Crime

NC GOP Wants Law to Let GOP Control Elections

Elections have consequences. Unless you’re the Republican Party of North Carolina?

GOP state legislators are currently scrambling to pass a lame-duck bill that would enshrine GOP control over county election boards and, observers allege, could effectively shutter an ongoing investigation into alleged GOP-engineered electoral fraud during the race for North Carolina’s 9th U.S. Congressional District.

A fair bit of backstory is contextually necessary here: GOP candidate Mark Harris scored a razor-thin election night victory over Democrat Dan McCready during the 2018 midterm elections. County and state election boards, however, have refused to certify a winner in that race because of serious electoral fraud concerns that have recently become something of a national scandal.

As Law&Crime previously reported:

Bi-partisan officials in North Carolina refuse to certify election results for a hotly contested U.S. congressional district after discovering what was alleged to be a coordinated effort by Republican Party staff to disenfranchise Democratic Party voters by intentionally destroying and altering their absentee ballots.

Regardless of whether or not such ballots were actually altered or destroyed, several paid Harris campaign employees have admitted to collecting absentee ballots from voters–in violation of North Carolina election law which mandates that only voters themselves or designated relatives may collect absentee ballots.

An investigation by North Carolina’s State Board of Elections and Ethics Reform (NCSBE) has been in effect since last week. In a statement to the press, the NCSBE sought to make clear that their investigation is focused on electoral fraud–not “voter fraud.”

Bladen County District Attorney Jon David announced on Tuesday that a pre-existing investigation into the Harris campaign’s allegedly similar antics during the 2016 election would expand to include this year’s allegations as well. Also on Tuesday, Wake County District Attorney Lorrin Freeman announced essentially the same.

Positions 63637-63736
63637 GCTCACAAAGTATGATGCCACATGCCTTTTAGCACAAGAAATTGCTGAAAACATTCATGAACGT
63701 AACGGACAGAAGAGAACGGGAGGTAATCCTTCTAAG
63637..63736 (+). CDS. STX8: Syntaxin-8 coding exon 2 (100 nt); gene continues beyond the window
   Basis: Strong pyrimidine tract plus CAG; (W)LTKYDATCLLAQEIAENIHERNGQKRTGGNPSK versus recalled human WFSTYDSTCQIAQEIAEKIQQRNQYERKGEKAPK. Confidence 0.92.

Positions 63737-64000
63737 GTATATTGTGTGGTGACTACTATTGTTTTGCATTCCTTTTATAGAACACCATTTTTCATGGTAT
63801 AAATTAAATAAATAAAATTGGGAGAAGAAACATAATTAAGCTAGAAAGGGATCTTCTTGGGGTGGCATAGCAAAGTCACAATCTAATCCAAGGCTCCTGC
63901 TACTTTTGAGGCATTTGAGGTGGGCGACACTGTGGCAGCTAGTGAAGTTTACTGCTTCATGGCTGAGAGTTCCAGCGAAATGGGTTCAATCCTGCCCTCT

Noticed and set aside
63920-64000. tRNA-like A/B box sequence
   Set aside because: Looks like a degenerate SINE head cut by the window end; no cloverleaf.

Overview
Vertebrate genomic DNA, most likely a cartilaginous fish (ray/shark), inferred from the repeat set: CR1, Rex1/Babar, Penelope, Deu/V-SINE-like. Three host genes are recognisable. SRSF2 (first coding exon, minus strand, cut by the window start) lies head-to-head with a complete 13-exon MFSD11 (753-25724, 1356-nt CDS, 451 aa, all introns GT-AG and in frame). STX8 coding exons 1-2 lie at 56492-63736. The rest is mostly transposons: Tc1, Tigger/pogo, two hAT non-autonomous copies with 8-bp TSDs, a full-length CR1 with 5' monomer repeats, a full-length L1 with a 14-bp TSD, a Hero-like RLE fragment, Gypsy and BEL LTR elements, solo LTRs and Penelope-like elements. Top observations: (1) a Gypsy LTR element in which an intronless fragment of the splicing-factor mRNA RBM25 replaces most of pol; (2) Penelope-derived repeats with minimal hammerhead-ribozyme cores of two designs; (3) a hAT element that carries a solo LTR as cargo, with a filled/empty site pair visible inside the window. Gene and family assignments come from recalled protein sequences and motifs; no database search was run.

Now back to that lame-duck legislation.

Republicans in North Carolina’s General Assembly introduced House Bill 1117 (H1117) on Monday. This proposed law self-professedly aims to “restructure election admin[istration].”

Observers and experts immediately cried foul–noting that it appears the bill is expressly aimed at frustrating the Ninth Congressional District inquiry.

Democratic Party election lawyer Marc Elias offers a typical example:

Former Obama White House lawyer Daniel Jacobson also called out Tar Heel State Republicans on Twitter for the perceived power-grab.

“The NC GOP is trying to rush through a law that would REQUIRE every county elections board in NC to be chaired by a Republican in election years,” he said.”These guys just can’t stop trying to rig elections.”

Here’s the language that has people incensed:

In the even-numbered year, the chair shall be a member of the political party with the second highest number of registered affiliates as reflected by the latest registration statistics published by the State Board.

This is a fairly obvious attempt to ensure that Republicans always control county election boards of during election years. Why? Because registered Democrats consistently–and by leaps and bounds–outnumber registered Republicans in North Carolina–and there’s no indication party affiliation numbers would change to favor Republicans any time soon.

In fact, Democrats have such a massive registration advantage over their GOP counterparts that “unaffiliated” voters are actually the second largest grouping of voters in North Carolina. But since the proposed law specifies “political party,” this effectively means the GOP would always control county election boards during the years when federal elections occur.

Additional language in the proposed bill does give Democrats a consolation prize of sorts, offering the “political party with the highest number of registered affiliates” control of county elections boards in odd-numbered years–that, of course, would limit Democratic Party-controlled election boards to overseeing municipal and city-wide elections. [image via Sean Rayford/Getty Images]

Follow Colin Kalmbacher on Twitter: @colinkalmbacher



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